France Prohibits Use of Twitter and TikTok on Work Phones for Civil Servants
Authorities in Paris announced that TikTok, Twitter and other well-known programs will no longer be allowed to use the mobile devices of government employees because they provide inadequate data protection and data protection on Friday.
France’s Ministry of Public Sector Reform and Civil Service has announced new restrictions on Twitter, which is somewhat ironic since it is also included in the ban, along with streaming services Instagram and Netflix.
France is the latest country to take such a security-related measure against TikTok. But the French decision also includes other platforms widely used by government officials, lawmakers and even President Emmanuel Macron himself, which could complicate matters.
France’s Minister of Transformation and Public Administration, Stanislas Guerini, said in a statement that “entertainment” apps are not secure enough to be used in state administrative services and “could pose a risk to data protection.”
The French cybersecurity agency will monitor the ban. The statement did not specify which apps were banned, but indicated that the decision came after other governments took action targeting TikTok.
Guerini’s office said in a letter to the Associated Press (AP) that the ban would also include Twitter, Instagram, Netflix, gaming apps like Candy Crush and dating apps.
Exceptions will be allowed. If an administrator wants to use a blocked app for professional purposes, such as public communication, they can ask for permission to do so. Case in point: Guerini posted the ban announcement on Twitter.
The Chinese-owned short video app has also been banned on smartphones of government employees by the United States, Germany, Britain and the European Commission. Because of concerns that Chinese intelligence operatives could use TikTok to collect data and manipulate users, US officials are also considering a complete ban on the app.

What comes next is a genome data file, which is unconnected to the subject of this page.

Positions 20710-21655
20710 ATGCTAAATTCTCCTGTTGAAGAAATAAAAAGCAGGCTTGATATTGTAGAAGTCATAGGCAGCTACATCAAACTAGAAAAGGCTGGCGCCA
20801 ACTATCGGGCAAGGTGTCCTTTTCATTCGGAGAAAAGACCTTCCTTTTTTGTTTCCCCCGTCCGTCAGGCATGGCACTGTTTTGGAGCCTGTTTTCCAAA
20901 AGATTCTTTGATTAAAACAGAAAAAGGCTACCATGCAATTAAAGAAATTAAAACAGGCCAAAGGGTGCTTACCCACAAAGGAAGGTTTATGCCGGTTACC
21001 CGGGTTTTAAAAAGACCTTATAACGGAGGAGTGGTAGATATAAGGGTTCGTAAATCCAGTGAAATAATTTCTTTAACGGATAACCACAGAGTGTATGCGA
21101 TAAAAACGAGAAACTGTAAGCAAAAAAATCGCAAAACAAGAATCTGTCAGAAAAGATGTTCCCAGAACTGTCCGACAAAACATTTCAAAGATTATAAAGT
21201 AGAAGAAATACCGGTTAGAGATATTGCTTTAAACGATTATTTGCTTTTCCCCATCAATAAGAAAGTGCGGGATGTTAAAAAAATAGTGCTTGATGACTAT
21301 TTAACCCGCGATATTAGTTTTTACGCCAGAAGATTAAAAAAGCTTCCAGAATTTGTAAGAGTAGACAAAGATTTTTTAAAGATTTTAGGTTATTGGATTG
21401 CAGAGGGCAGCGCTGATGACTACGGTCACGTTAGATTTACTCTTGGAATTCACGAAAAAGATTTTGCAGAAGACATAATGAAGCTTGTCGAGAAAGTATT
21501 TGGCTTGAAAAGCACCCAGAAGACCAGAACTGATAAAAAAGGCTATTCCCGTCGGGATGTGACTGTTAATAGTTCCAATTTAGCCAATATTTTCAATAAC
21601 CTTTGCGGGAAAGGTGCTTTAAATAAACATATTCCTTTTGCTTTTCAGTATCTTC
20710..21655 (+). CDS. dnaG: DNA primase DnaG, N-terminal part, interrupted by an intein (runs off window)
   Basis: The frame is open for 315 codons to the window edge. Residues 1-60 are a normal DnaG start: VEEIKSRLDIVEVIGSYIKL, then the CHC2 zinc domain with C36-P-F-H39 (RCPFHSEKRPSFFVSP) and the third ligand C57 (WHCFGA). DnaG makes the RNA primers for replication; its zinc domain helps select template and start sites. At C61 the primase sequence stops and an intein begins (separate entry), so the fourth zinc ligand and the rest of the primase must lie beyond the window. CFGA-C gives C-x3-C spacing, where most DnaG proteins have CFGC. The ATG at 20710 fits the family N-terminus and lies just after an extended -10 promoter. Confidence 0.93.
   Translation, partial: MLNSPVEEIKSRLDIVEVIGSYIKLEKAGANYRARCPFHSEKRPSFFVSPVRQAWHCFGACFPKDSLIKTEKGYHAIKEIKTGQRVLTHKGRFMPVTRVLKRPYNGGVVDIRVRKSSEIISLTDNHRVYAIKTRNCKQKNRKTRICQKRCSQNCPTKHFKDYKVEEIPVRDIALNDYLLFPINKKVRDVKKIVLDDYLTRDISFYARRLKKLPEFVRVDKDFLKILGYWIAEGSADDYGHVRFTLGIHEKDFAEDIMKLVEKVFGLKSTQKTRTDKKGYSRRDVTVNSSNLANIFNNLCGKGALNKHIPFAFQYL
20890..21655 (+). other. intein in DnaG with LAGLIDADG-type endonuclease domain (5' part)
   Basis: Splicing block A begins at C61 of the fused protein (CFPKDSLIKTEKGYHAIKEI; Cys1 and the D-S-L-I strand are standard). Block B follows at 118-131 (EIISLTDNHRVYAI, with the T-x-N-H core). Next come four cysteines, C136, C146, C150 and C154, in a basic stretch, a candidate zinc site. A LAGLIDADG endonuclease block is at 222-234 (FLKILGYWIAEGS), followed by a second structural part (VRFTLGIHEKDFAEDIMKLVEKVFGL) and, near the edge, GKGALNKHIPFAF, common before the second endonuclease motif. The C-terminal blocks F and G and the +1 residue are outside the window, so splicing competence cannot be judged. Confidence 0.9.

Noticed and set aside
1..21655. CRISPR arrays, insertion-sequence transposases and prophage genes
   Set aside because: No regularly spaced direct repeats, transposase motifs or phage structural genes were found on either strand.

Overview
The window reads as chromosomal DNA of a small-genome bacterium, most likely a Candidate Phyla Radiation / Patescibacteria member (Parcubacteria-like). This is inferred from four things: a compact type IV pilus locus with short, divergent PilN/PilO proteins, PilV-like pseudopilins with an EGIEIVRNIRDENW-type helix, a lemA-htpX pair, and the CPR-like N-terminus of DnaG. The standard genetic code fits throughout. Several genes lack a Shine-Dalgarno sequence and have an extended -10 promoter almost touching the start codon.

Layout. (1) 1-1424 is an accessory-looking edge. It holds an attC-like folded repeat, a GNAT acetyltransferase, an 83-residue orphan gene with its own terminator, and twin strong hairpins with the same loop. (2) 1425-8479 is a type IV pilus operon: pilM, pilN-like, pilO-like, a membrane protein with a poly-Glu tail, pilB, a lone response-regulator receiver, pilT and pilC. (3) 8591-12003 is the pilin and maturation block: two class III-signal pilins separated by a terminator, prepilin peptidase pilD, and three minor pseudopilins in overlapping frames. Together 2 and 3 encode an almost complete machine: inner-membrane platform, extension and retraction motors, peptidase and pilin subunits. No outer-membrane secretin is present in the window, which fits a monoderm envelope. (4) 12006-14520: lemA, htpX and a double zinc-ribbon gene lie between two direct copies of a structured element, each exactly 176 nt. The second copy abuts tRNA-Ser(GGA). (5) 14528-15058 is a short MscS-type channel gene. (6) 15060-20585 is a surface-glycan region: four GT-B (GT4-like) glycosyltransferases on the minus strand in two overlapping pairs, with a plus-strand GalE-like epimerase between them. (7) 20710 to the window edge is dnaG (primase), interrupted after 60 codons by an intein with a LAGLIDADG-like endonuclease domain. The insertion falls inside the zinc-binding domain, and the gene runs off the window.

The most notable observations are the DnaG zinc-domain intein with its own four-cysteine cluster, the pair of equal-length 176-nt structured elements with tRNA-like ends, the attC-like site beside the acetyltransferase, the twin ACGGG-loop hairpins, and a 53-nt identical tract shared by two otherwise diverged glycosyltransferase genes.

While Tiktok rejects all allegations. The software, which is part of the China-based internet company ByteDance, has been downloaded by more than 1 billion users globally.
Chinese authorities could force TikTok’s Chinese owner, ByteDance Ltd. , on handing over data on international users or pushing pro-Beijing narratives.
The company’s CEO, Shou Zi Chew, rejected assertions that TikTok or ByteDance were tools of the Chinese government during questioning Thursday. The company reiterated that 60% of ByteDance is owned by global institutional investors.
A law implemented in China in 2017 requires companies to give the government any personal data that is relevant to the country’s national security. There is no evidence that TikTok has ever handed out such data, but concerns abound due to the sheer amount of user data it collects.
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